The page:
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Pension Reform – hold your nerve and hope for stability

The recent budget announcements have yet again thrust pensions and tax relief issues into the spotlight.  From April next year, workers earning £150,000 and above will have their tax-free contributions reduced from £40,000 to £10,000 – effectively penalising those who can afford to maximise their pension provision. Yet average earners, who are more likely to struggle to reach their £40,000 tax-free contribution threshold, have no such cap in place. David Pugh, managing partner at employee benefits firm Lemonade Reward, questions the logic behind the plan, advising the proposed changes could have wider implications than first envisaged.

“The pension changes essentially means top earners – those who are invariably the key decision makers in a business – will at best slash their pension contributions to the £10,000 minimum and at worst, pull-out from the pension scheme altogether and either opt for a cash allowance, if such an option is available, or end up with nothing.

“There’s much talk about the cap mainly affecting those with ‘adjusted incomes’ of £210,000 but people with salaries below this figure should not be complacent; in this case, the devil is indeed in the detail.  As well as the basic salary, any additional perks, such as company pension contributions, bonuses, commissions, even private medical insurance premium payments and the company car may be included in the final calculation – pushing many who thought they wouldn’t be into the £210k and beyond ‘adjusted income’ earnings bracket.

“High earners typically pay between 10 and 20% of their salary into their pension, however the new budgetary cap of £10k means someone earning £200k is now limited to a 5% contribution.

“And if the business drivers from an employees’ scheme are reduced, employers will no longer have the appetite to improve them in the future.  Where’s the motivation?  I suspect better quality schemes will slide back to the minimum standards of Auto Enrolment. After all, if employers are only allowed to contribute the bare minimum, why shouldn’t they do the same for their employees?  I would never suggest leaders allow their personal circumstances to impact on their business decisions, but they could be forgiven for not having the same enthusiasm they had prior to the budget.

“What was hoped was going to be a period of stability is now a period of greater complexity, more change and grey areas, making it even harder for employers and savers to make long term decisions. Since pension simplification was introduced in 2006, there have been hundreds of changes to pension legislation – a lot of it small detail – but some big issues too (Retail Distribution Review, Auto Enrolment, annuity changes).

In the majority of cases, the changes prevent pension provision from being simple and transparent. The pensions industry itself is so busy changing its IT systems to meet Government requirements, I fear it’s losing sight of what actually is best for the customer.  Government is hindering progress, rendering what should be a crucial part of a remuneration package to something that is being increasingly seen as an irritation, a business distraction, a constant source of goal-post moving and so a disproportionate time consumer.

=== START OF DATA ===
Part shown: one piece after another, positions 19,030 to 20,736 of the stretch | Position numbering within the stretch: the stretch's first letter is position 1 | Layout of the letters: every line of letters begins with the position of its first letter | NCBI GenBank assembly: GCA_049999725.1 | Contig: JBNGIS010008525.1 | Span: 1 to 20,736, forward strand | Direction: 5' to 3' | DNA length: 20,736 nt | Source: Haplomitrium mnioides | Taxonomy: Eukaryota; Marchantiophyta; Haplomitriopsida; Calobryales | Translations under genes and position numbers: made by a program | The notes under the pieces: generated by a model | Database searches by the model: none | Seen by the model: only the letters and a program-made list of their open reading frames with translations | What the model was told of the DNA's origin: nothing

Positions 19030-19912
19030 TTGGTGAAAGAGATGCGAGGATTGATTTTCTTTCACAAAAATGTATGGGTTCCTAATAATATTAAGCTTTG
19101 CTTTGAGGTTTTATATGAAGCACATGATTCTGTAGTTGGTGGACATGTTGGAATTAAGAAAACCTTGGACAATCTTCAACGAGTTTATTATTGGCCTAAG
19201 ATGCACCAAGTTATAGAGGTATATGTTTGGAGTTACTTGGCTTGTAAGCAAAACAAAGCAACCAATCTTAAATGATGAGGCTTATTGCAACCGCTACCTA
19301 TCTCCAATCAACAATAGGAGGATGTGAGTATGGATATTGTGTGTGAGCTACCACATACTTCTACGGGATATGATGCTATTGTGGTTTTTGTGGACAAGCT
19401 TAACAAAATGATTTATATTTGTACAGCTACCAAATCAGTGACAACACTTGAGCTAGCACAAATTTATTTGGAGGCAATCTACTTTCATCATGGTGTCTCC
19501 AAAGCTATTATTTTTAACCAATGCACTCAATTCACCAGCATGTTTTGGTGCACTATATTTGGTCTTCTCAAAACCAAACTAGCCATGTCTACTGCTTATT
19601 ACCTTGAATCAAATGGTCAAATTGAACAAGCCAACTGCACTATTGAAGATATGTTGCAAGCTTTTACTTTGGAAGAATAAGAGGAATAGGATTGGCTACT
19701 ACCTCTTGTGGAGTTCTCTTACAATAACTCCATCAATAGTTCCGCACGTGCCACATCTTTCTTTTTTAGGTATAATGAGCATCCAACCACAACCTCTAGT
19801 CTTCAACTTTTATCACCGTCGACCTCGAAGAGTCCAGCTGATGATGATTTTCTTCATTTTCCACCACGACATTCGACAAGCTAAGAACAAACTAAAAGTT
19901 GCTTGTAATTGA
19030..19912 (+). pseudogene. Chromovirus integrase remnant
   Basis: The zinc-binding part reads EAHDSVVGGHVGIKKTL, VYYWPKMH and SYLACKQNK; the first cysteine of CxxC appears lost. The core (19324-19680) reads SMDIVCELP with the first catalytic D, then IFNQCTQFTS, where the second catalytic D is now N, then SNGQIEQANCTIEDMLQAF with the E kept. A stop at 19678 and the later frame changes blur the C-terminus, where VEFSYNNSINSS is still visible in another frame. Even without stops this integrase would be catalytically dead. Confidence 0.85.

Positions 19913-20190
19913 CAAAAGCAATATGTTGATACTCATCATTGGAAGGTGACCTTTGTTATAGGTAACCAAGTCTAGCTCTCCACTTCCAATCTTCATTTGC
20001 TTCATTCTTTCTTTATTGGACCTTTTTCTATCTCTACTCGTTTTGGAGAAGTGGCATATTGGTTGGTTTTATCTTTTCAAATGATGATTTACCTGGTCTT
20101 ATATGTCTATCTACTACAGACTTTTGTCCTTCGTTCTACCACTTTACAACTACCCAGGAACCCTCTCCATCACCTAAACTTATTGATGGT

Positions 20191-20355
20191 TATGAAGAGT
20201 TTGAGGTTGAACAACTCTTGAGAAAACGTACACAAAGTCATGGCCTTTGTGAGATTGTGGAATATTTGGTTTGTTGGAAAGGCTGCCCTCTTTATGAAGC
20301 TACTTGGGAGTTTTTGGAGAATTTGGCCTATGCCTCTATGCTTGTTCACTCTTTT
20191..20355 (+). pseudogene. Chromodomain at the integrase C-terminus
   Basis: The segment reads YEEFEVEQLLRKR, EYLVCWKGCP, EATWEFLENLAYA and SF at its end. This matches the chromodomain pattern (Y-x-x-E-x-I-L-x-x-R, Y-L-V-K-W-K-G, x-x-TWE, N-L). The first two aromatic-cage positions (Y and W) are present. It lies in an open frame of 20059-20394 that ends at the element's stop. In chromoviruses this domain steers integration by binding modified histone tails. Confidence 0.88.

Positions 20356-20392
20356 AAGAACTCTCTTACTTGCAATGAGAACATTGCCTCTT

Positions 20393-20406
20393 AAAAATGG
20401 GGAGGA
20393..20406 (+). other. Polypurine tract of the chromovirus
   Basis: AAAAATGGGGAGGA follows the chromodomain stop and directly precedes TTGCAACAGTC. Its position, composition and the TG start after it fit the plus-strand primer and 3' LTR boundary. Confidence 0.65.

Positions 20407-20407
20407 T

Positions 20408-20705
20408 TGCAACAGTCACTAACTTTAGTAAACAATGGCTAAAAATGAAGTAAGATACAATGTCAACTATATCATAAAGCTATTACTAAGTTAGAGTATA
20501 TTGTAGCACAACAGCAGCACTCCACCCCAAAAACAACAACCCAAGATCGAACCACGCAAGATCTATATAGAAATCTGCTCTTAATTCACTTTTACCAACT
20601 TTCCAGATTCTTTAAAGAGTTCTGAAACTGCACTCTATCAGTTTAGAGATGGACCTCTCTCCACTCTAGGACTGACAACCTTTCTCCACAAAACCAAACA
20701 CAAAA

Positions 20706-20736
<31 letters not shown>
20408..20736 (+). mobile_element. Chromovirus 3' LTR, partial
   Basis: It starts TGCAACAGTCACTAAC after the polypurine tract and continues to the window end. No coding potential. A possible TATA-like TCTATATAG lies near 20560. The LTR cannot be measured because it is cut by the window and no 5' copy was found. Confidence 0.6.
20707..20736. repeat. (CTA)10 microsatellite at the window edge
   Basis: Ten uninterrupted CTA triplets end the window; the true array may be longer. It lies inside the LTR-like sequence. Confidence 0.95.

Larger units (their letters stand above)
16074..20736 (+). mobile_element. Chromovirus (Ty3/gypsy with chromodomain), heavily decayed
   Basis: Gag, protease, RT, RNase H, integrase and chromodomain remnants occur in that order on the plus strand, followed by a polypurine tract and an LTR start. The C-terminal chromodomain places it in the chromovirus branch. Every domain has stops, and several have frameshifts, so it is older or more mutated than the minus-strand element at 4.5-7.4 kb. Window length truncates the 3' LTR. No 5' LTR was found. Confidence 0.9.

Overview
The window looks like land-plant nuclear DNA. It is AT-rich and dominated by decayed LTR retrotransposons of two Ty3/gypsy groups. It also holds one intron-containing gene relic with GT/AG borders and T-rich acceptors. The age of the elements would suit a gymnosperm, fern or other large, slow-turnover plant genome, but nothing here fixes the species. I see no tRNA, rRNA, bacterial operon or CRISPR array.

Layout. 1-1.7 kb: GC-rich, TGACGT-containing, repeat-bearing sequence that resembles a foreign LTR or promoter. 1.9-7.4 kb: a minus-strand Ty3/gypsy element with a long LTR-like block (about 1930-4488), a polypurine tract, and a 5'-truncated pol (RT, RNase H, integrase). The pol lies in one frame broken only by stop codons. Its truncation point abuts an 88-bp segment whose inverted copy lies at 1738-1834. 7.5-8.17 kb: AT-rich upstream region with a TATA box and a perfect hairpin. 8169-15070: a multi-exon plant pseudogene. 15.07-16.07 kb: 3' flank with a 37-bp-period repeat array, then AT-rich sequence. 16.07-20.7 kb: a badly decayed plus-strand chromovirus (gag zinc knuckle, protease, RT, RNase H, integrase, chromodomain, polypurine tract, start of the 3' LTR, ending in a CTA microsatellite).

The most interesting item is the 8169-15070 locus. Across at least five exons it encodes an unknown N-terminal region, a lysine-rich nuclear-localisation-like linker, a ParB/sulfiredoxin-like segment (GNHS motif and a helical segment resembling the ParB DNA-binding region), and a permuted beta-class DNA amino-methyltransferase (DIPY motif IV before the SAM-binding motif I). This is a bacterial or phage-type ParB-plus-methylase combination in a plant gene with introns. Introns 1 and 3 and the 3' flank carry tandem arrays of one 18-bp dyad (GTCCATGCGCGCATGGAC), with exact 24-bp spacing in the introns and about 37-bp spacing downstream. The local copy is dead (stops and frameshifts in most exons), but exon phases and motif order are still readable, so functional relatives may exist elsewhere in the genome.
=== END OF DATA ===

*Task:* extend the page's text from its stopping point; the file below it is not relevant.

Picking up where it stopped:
“This is why financial education within businesses is imperative; in order to embrace these constantly evolving changes and offer workplace solutions that benefit employees, we have to make informed decisions on what we know at the time. So how can hr directors and their colleagues maximise the current opportunities presented by the budget?

“There’s a window of opportunity to build-up those pension contributions before the cap comes into force in April next year; anything paid in before then is not subject to the reduced threshold. Because the pension input period (pip) is being aligned with the tax year, there’s an opportunity, between April and budget day, to boost your allowance to £80k in this tax year. Similarly, employees that haven’t contributed the maximum allowance over the past three years can carry forward any shortfall and use it to top up their pension pot this tax year by as much as £140k.

“These changes not only restrict what can be paid in, but employees will also be hit with a 55% tax charge if they manage to build total pension funds above a Lifetime Allowance. The Lifetime Allowance falls to £1m in April 2016, down from £1.8m three years ago. This creates a 100% tax charge on any contributions paid above your annual allowance; 45% tax going in and 55% coming out.

“Employers will have to decide what alternatives to give senior staff – on the one hand they could optimise the new allowances and allow employees to take any excess as cash, on other, they could view it as the employees’ problem.  A re-think is certainly needed for those facing an effective tax rate of 100%.

 “In order for business leaders to assess the impact of the budget on their firm they must quiz their financial planner, understand the intricacies – ask for detail as well as the top level findings – and  develop a strategy to cope with the 2016 changes (at the very least develop a High Earner Pension Policy).

“With further consultation in the pipeline (ISA-style pensions) I appreciate any strategy will have to evolve – so my message to HR directors and their peers is to hold your nerve, prioritise financial education, be informed, make the tweaks you need to and then, like the rest of us, pray for a period of stability which enables UK PLC to build upon what’s already in place.”

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